For women, Bahn said, the message is clear: You’re on your own. “President-elect Trump’s rhetoric around women’s workplace issues is that the onus is on women to deal with it themselves,” she continued. (Remember, this is the man who said that if his daughter was sexually harassed by a superior, à la Roger Ailes, she should just quit. “I would like to think she would find another career or find another company if that was the case,” Trump told a reporter in August.) In other words, if you don’t like it, you can leave — and face the repercussions of unemployment and/or abandoning a career you’ve spent your life building.
Bahn also didn’t mince words when it came to the psychological implication of Trump’s leadership. “Aside from legislation, having an unapologetic sexual assaulter as president will have a real impact for women,” she said. “If you are scared to go to work, if you don’t feel safe at work, if you’re harassed at work, it really affects how women can take advantage of opportunities in the economy.”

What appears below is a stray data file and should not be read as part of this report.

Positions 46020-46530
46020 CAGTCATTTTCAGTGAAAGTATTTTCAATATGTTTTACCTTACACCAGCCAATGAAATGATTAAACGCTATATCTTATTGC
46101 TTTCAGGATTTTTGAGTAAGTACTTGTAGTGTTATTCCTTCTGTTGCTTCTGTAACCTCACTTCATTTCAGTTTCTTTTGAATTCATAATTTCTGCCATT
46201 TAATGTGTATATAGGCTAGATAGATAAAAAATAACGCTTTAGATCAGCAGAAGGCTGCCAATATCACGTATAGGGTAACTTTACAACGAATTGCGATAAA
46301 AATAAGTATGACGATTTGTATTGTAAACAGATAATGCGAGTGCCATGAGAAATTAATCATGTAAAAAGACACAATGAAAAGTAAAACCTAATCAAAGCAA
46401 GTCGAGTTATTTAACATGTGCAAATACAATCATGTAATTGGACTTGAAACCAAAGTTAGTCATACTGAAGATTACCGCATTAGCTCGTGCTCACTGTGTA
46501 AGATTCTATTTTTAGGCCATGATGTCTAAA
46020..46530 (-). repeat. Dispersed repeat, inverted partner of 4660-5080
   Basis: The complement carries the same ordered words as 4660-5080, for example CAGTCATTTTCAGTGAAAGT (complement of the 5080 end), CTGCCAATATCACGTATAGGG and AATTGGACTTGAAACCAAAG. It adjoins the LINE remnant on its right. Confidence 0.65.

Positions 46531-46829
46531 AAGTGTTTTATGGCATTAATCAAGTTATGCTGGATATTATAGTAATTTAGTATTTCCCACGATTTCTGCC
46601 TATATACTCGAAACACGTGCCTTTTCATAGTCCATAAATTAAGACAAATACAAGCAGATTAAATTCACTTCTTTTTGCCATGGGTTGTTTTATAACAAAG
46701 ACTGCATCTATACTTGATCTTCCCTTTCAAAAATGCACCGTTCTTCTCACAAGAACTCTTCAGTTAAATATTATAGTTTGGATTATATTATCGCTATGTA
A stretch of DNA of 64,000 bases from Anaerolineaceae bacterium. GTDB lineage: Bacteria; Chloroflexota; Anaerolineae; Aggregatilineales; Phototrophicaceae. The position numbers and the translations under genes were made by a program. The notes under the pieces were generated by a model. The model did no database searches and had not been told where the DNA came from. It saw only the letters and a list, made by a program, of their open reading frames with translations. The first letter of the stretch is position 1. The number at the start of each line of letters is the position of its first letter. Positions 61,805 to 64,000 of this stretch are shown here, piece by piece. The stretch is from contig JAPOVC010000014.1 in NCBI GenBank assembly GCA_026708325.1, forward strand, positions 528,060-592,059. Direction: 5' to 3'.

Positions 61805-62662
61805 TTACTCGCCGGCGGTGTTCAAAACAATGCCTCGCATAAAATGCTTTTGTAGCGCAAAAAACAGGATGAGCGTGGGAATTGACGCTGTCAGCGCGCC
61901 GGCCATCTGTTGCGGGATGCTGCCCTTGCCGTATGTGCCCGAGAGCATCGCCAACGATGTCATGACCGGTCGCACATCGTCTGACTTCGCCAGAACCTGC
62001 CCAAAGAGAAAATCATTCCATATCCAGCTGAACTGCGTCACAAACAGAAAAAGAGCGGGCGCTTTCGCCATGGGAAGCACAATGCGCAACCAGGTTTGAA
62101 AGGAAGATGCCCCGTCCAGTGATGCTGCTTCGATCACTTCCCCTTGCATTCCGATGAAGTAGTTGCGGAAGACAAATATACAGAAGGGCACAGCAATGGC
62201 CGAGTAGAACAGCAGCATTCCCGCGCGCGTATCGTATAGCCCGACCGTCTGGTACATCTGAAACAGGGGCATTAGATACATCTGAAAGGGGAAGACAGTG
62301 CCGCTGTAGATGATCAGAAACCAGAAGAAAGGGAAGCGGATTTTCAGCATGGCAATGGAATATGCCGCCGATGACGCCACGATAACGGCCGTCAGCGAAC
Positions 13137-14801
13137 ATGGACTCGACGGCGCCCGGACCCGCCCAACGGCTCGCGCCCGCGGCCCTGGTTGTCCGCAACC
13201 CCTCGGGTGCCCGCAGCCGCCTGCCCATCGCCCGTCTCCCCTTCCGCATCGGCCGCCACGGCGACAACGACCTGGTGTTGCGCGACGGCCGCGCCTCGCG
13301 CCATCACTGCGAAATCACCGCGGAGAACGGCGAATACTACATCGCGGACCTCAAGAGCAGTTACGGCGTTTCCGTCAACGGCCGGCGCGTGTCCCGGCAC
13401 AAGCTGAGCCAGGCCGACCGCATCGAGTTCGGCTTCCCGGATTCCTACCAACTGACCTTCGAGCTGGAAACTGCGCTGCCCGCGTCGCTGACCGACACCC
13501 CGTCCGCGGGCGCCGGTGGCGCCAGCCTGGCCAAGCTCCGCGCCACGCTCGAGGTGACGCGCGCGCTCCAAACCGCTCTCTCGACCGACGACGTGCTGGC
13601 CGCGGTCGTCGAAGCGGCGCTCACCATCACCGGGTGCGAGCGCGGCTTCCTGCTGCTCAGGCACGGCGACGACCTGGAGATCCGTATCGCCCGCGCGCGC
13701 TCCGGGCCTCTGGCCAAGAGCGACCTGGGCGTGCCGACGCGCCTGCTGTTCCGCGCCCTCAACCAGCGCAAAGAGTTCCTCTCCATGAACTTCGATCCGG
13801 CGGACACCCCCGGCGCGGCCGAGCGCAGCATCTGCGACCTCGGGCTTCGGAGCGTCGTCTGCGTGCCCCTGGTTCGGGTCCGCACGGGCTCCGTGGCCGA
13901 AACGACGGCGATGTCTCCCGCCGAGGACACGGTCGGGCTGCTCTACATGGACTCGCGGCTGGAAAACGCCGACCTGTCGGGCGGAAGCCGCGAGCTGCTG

Tara, your best move right now is to batten down the hatches. Pad your emergency fund, consider raising your contributions to your 401K — all the stuff you’re normally supposed to do, only with more urgency. You need walking-out-the-door money, because protective barriers between you and discriminatory employment practices are likely to shrink. I’m glad that your current office seems fair and equitable, and I sure hope it stays that way. In the meantime, you might want to bone up on your company’s internal employee policy, just in case — it might be more useful to you than our government.